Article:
Cowichan Valley residents woke up to a blanket of snow covering everything on the morning of Tuesday, Dec. 20, 2022. (Andrea Rondeau/Citizen)

Cowichan Valley residents woke up to a blanket of snow covering everything on the morning of Tuesday, Dec. 20, 2022. (Andrea Rondeau/Citizen)

Cowichan grinds to a halt after major snowfall

As with much of those on Vancouver Island and the Lower Mainland, Cowichan Valley residents woke up to a major dump of snow Tuesday morning, as predicted. More than 30 cm (one foot) fell overnight — the most snow the region has seen in years. The white fluffy stuff began to fall steadily around 5 p.m. Monday and continued throughout the night.

Transportation has been greatly impacted, as expected. Many travel advisories are in effect.

“All of our #Snowfighters are out battling this storm. Non-essential travel should be avoided,” wrote Emcon Services Inc. South Island division on twitter. Emcon is responsible for clearing the highways and roads within the Cowichan Valley Regional District’s electoral areas.

BC Ferries cancelled the first round trips between Tsawwassen and Swartz Bay and Duke Point as well as between Horseshoe Bay and Departure Bay and Langdale.

On the smaller routes, including Crofton-Vesuvius, Mill Bay-Brentwood Bay and Thetis/Penelakut-Chemainus, BC Ferries cancelled the first two round trips.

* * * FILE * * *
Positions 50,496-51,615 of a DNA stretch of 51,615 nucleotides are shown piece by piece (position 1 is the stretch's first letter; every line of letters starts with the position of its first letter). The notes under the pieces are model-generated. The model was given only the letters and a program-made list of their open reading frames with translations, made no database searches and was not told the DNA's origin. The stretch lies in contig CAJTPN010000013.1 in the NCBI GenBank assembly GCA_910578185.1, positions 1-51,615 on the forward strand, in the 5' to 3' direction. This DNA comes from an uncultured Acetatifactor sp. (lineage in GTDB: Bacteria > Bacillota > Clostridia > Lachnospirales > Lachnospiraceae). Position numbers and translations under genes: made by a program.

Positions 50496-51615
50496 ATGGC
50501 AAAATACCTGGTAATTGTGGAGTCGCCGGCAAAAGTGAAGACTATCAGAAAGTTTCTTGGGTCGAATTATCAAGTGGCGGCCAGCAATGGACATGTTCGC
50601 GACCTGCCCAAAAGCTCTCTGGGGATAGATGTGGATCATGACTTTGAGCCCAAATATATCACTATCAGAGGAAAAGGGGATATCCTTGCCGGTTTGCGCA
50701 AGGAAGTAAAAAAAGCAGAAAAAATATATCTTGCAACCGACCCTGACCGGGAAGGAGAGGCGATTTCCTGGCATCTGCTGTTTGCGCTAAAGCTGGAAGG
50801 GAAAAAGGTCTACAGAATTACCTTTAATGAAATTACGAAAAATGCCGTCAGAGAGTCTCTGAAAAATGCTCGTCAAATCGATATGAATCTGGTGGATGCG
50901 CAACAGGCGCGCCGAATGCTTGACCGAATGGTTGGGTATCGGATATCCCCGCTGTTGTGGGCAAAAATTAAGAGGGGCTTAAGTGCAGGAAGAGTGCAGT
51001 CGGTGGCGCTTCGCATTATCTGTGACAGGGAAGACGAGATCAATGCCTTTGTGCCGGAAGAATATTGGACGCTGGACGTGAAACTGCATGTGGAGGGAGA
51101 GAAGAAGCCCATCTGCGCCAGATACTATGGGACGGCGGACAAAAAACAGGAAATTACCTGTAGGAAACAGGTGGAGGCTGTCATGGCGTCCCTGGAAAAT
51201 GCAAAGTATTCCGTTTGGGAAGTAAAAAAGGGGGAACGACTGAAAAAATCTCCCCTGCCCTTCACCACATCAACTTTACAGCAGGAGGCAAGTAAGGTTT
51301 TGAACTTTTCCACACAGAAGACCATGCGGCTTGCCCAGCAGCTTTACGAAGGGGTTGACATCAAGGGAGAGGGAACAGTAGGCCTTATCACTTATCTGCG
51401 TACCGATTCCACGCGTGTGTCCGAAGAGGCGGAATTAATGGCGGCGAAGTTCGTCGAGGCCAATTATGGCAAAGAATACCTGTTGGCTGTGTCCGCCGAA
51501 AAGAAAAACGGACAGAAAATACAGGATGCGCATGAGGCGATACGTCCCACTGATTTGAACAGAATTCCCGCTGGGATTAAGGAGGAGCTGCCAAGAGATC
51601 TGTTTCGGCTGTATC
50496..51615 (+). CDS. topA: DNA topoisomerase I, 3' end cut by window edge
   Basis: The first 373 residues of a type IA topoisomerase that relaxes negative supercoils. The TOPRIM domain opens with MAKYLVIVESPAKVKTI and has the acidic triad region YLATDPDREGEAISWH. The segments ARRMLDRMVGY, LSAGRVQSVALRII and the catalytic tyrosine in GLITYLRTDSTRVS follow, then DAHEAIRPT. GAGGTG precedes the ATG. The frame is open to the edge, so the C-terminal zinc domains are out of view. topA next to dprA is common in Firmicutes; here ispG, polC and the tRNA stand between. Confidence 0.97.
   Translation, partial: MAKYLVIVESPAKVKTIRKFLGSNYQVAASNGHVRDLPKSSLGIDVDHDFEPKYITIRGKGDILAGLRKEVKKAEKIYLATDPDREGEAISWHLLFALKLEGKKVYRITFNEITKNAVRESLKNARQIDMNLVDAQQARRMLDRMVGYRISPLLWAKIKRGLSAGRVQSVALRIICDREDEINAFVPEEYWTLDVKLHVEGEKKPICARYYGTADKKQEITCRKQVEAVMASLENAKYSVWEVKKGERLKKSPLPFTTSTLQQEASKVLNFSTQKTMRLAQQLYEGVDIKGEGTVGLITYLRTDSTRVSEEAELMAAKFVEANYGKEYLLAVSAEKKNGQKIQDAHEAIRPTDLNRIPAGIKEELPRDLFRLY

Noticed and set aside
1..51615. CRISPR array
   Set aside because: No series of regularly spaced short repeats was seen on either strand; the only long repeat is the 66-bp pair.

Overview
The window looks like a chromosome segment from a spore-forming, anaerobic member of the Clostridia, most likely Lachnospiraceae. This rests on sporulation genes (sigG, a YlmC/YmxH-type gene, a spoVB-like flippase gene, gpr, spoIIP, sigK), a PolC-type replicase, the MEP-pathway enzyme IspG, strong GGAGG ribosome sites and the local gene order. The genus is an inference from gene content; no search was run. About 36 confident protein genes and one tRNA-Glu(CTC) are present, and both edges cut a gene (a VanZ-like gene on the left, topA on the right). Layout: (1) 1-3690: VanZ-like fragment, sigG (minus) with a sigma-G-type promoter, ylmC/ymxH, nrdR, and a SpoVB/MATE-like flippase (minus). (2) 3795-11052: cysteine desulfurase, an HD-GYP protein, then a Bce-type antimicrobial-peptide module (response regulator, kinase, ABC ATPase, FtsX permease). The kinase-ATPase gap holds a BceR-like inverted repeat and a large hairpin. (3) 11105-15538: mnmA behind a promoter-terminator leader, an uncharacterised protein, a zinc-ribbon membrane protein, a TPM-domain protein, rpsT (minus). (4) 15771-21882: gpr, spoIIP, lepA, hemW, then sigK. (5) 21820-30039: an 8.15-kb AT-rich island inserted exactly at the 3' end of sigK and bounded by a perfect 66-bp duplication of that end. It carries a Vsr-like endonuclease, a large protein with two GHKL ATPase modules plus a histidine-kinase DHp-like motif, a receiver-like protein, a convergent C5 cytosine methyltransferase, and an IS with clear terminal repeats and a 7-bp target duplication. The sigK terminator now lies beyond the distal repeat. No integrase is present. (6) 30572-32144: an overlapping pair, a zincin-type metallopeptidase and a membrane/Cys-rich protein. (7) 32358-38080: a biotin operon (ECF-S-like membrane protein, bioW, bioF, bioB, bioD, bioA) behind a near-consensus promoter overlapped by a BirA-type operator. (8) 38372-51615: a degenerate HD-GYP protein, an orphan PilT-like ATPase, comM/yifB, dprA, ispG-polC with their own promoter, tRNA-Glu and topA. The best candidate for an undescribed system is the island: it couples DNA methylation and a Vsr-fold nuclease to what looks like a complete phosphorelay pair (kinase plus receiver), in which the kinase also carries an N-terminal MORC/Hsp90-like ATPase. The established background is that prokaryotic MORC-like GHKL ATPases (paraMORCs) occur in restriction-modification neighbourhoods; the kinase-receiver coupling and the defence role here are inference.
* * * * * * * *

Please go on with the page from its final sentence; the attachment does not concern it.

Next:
BC Transit noted that “As winter weather continues throughout the province, BC Transit is reminding customers that they may experience some delays, detours or even cancellations when road conditions become challenging.”

As a result of the snow, service was cancelled outright in the Cowichan Valley on Tuesday.

Cowichan Tribes offices are now closed through Jan. 3 but the First Nation posted online that “more heavy snow is forecast this morning and this evening causing challenging conditions and reduced visibility for drivers. Please consider postponing non-essential travel, use caution, and stay safe.”

All scheduled and drop-in classes at the Cowichan Aquatic Centre were cancelled due to the weather.

Vancouver Island University campuses are closed in Nanaimo and Cowichan as well.

As a result of the extreme cold, BC Hydro reports a record-breaking demand for electricity.

Hydro said early statistics showed consumption between 5 and 6 p.m. reached over 10,800 megawatts – the highest ever recorded.

“With more sub-zero temperatures in the coming days, BC Hydro expects demand will remain high and there is the potential to see this latest record fall before the cold snap ends,” said Susie Rieder, BC Hydro spokesperson. “Despite the significant increase, we want to assure our customer that we will continue to be able to meet demand for electricity across the province this winter because of our large integrated hydroelectric system.”

cowichan valleySevere weatherSnow

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